There is no “perfect” allocation to stocks and bonds, as an individual’s allocation should be based on their portfolio’s ability to assume risk and their appetite for risk. For some, a mix of 0% stocks and 100% bonds may be sufficient.

For others, a 100% allocation to stocks may better suit them due to factors such as age, income, and financial goals. For the purpose of this article, we are focusing on a balanced portfolio of 50% stocks and 50% bonds (50/50 portfolio).

Many believe that in order to achieve great returns, an investor’s portfolio must be comprised entirely of stocks. While historically an all stock portfolio will yield higher returns, it will also experience higher volatility. Bonds are generally utilized within a portfolio to dampen the volatility of stocks and provide more stability in returns.

In order to help determine what investors may expect out of a balanced portfolio, it is often helpful to see how portfolios have performed in the past. While this does not guarantee future returns, it is an indication of what may happen moving forward. The chart below shows average historical returns for stocks, bonds, and a 50/50 portfolio since 1950.

There is no “perfect” allocation to stocks and bonds, as the basis for an individual’s allocation should rely on their portfolio’s ability to assume risk and their appetite for risk. For some, a mix of 0% stocks and 100% bonds may be sufficient.

For others, a 100% allocation to stocks may better suit them because of factors such as age, income, and financial goals. For this article, we are focusing on a balanced portfolio of 50% stocks and 50% bonds (50/50 balanced portfolio).

Many believe that to achieve great returns, an investor’s portfolio must comprise entirely of stocks. While historically an all-stock portfolio will yield higher returns, it will also experience higher volatility. They use bonds within a portfolio to dampen the volatility of stocks and provide more stability in returns.

To help determine what investors may expect out of a balanced portfolio, it is often helpful to see how portfolios have performed in the past. While this does not guarantee future returns, it shows what may happen. The chart below shows average historical returns for stocks, bonds, and a 50/50 balanced portfolio since 1950.

The returns shown within the chart represent the highest and lowest returns that have occurred over 1, 5, 10, and 20 year rolling periods. Calculate rolling returns by taking a specific time period, for example five years (1950-1954), dropping a year off the back and adding it to the front (1951-1955). The chart continues this process through 2015.

As you may notice, there is a large variance when looking at 1-year returns. The top return year for a 50/50 portfolio was 33%. Conversely, the worst return year for a 50/50 portfolio was -15%. Looking out past the 1-year returns, the spread between the highs and lows narrows.

The highest return in any 5-year period since 1950 was 21%, while the lowest return in any 5-year period was 1%. As we continue to expand our time horizon, the highest return in any 20-year period since 1950 for a 50/50 portfolio was 14% and the lowest return in any 20-year period was 5%. The average 20-year rolling return was 8.9% for a 50/50 portfolio. It would satisfy many investors with an average return of 8.9%.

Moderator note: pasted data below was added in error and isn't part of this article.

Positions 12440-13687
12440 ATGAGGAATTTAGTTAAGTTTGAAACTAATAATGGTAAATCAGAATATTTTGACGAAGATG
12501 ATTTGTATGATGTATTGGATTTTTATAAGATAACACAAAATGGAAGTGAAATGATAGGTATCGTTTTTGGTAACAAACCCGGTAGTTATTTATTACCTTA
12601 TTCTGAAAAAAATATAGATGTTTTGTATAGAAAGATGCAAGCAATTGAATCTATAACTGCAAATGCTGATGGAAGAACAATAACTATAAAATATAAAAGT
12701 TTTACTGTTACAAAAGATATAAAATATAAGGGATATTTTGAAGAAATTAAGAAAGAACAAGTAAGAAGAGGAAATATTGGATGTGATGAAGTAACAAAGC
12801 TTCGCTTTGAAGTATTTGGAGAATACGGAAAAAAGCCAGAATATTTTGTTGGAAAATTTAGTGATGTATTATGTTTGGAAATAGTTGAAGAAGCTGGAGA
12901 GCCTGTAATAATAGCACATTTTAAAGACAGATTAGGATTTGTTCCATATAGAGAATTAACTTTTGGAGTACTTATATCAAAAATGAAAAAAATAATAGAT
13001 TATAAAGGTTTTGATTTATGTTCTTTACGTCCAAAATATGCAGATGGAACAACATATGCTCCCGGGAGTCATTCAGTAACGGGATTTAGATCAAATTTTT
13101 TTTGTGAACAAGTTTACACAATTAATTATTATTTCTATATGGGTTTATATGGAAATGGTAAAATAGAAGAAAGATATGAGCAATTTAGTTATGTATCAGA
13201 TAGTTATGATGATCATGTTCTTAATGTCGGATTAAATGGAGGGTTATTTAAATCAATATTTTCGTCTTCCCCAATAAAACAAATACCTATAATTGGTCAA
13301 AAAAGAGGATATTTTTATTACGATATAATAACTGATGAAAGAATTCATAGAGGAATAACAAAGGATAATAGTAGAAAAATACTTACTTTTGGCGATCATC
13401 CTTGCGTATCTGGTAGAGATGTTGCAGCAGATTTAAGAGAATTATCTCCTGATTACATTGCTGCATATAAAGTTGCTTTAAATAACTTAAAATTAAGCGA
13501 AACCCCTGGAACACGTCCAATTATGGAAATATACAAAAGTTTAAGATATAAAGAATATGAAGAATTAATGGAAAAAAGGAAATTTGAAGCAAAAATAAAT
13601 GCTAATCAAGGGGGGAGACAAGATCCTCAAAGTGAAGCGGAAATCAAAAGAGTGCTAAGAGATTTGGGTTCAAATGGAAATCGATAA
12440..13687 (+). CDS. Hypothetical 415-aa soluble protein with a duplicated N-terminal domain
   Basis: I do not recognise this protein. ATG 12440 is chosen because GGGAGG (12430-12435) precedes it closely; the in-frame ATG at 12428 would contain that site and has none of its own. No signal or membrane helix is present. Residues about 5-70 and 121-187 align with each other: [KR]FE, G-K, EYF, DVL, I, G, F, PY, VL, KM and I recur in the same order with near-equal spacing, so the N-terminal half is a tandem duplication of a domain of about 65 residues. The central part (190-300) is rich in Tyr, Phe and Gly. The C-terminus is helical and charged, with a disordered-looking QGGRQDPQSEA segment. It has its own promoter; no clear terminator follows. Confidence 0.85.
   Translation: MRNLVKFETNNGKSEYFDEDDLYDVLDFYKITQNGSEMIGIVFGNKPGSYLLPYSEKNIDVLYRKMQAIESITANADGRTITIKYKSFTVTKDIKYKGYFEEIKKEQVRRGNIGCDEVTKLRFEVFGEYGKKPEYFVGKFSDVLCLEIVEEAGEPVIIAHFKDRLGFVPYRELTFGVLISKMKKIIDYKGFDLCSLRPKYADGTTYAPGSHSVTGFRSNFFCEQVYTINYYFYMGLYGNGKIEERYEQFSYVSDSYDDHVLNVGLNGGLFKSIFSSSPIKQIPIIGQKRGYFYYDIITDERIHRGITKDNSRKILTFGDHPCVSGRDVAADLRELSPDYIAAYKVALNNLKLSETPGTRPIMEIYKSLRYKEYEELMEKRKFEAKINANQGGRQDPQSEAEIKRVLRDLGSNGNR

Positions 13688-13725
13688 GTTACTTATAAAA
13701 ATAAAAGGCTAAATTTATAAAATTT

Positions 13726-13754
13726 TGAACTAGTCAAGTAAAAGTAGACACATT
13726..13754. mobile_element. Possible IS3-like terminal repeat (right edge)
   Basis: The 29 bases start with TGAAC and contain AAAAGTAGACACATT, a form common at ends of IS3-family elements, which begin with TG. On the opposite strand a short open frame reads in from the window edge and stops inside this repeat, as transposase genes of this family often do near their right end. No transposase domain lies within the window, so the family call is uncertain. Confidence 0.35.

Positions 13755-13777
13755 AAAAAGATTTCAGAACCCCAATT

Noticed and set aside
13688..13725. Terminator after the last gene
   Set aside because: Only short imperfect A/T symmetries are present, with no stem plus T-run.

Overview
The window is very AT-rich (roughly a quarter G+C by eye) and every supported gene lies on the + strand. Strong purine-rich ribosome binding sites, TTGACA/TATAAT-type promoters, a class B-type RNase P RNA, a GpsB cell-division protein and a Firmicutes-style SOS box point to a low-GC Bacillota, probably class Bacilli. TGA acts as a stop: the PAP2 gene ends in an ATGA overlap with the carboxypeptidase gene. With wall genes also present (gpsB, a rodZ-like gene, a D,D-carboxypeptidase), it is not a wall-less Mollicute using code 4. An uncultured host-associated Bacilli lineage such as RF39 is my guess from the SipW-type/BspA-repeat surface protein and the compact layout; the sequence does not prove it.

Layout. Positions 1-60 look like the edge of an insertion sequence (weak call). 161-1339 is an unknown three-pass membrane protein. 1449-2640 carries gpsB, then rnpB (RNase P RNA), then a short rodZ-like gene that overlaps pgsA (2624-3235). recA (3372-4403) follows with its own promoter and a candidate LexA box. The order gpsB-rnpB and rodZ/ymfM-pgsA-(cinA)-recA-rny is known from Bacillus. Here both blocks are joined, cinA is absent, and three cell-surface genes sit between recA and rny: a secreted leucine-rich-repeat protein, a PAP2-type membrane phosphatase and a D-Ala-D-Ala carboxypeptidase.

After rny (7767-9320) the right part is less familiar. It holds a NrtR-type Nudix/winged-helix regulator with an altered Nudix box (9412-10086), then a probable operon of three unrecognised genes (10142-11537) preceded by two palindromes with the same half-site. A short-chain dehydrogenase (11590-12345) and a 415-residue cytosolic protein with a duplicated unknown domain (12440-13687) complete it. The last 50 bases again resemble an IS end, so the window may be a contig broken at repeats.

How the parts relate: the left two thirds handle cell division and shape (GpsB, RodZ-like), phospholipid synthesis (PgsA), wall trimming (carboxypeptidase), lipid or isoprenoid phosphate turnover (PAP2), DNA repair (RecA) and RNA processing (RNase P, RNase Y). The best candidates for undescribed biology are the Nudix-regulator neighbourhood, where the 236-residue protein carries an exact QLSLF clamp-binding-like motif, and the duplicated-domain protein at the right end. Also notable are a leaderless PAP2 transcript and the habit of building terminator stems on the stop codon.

However, many investors never see these returns because they do not look past 1 and 5-year returns. Often, investors get caught up in how their portfolio has done over the short-term and as a result make short-sighted decisions. As mentioned in our last communication piece titled “The Creation of Long Term Wealth,” the S&P 500 returned an average of 9.1% annually from 1995 to 2014. However, the average investor with a portfolio invested in 100% stocks only earned approximately 5.2% annually during that same time frame.

Results like these occur most often when markets drop and fears rise, causing investors not to follow their plan. Sticking to your tailored plan through the tough years when markets are flat or even negative can help you avoid pitfalls that many investors experience. Many clients have asked recently, “Are we going anywhere?” The large company market was down approximately 1% in 2015 (excluding dividends).

Further, the first two months of 2016 have landed in negative territory. Many people misinterpret charts like the one above and think the 8.9% average return should happen year over year. They think something is wrong when returns over two or three years are not at that level. As the chart shows, the range of returns in a balanced portfolio is wide when only looking at 1 and 5-year returns. It is not until the 20-year rolling period that we see the spread between the highs and lows tighten.

In conclusion, the time horizon for most investors should not be one or even five years. Long-term investors should look out 10+ years and expect a wide range of results for shorter periods of time. Historically, investors who stick to their plan to achieve the positive results they expect.

Please Notice: we provide This document for informational purposes only and does not make up an offer or solicitation to purchase or sell any security or commodity. The information is being provided to you confidentially and is intended only for the expected recipient or their agents. Any opinions expressed are subject to change without notice. We obtain information from sources believed to be reliable, but we do not guarantee its accuracy and interpretation. Past performance is not a guarantee of future results.

This material is distributed with an understanding that it does not constitute tax, legal or accounting advice and is not intended to replace the advice of a qualified attorney or tax advisor. Investing involves risk, including risk of loss. Diversification does not ensure a profit or guarantee against loss. Make any decisions based on this information at your own risk.